Spotwave to Launch Home Indoor Wireless Coverage

The company is introducing a carrier-approved software-based solution to improve indoor cell phone coverage in small offices and homes.

The number of wireless mobile phone subscribers in the United States topped 180.5 million last year, up 21.7 million from the year before.

Within that number, a growing percentage of users are turning to their mobile phones at home and at work as a replacement for desktop phones.

With those customers in mind, Spotwave Wireless Inc. on Monday announced it is bringing its carrier-approved SpotCell adaptive coverage system to the small office and home market.

The company expects that by 2009, more than half of phone users in the United States will use their mobile phone as their primary phone.

Currently, said Bill Carlin, CEO of Spotwave Wireless, about 40 percent of calls made from home are on a cell phone.

"We find there is a really large market out there of people who either work from home full-time or work from one but not as a full-time location. They work from home for a considerable time of the work week," said Carlin.

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"Businesses are running more and more distributed IT and communications strategies where they are tethering their work forces by laptops and broadband connections, may BlackBerry for e-mail and other sorts of data, and then the cell phone becomes a primary sort of voice line," he added.

Carriers change signal patterns during the course of the day, and as subscribers come on and off the network, capacity and coverage can shift dramatically.

"As the capacity loads on, the coverage actually declines," said Carlin.

The 5-year-old company focuses on providing coverage in the space the enterprise needs to cover and, at the same time, being what Carlin calls "a perfect reflection of the carriers network."

Indoor repeaters, he says, can introduce signal interference that wreaks havoc on carrier equipment.

"Through software we look at the inbound signal from the base station and we continuously monitor it," said Carlin.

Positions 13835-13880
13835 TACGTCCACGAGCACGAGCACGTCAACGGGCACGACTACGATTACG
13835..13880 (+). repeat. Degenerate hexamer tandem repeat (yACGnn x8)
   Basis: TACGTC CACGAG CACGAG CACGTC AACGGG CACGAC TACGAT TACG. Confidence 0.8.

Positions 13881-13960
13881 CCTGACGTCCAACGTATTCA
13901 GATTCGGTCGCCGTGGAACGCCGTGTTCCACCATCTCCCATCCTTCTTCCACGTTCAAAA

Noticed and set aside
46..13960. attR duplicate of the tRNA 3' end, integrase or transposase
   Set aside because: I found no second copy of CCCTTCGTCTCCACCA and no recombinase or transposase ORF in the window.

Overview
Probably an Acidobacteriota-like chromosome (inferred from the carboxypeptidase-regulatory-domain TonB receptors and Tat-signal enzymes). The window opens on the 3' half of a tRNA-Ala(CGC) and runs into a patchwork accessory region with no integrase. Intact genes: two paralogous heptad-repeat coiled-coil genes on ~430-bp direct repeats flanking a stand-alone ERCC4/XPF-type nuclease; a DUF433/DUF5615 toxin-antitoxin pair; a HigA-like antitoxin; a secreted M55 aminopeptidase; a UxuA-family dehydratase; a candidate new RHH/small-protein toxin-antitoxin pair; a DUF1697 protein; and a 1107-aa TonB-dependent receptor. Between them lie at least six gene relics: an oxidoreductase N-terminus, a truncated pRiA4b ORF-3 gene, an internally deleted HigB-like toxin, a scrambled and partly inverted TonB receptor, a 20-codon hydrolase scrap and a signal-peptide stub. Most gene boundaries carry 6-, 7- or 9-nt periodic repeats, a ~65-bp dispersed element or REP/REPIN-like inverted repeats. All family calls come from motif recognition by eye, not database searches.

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SpotCell Home uses a two-unit architecture. One unit, the donor unit, is about the size of a laptop computer. It is mounted outdoors or at a high point indoors, such as an attic, facing the nearest cell site.

The second unit, the coverage unit, is about the size of a smoke detector and provides the indoor coverage. One, or several, are placed throughout the building, connected by coax to the donor unit.

"Your cell phone thinks its connected to the carriers base station, but the signal is actually passing transparently through our system," said Carlin.

In addition to providing indoor coverage, the system reduces the amount of power used by the mobile devices.

Because the signal is local, said Carlin, "it can back off to a much lower power level—a tremendous benefit for battery life."

The unit is basically plug-and-play and requires no ongoing IT support.

A SpotCell viewer can be called up on a monitor, allowing an IT staff to view statistics such as which frequency a caller is on, power levels in the units and which carriers theyre connected to.

SpotCell Home is priced at $895. The enterprise edition is about $3,000.

"There are cheaper solutions out there, but they are not carrier-approved," said Carlin.

"This is a product youll be able to deploy without getting into trouble with your carrier."

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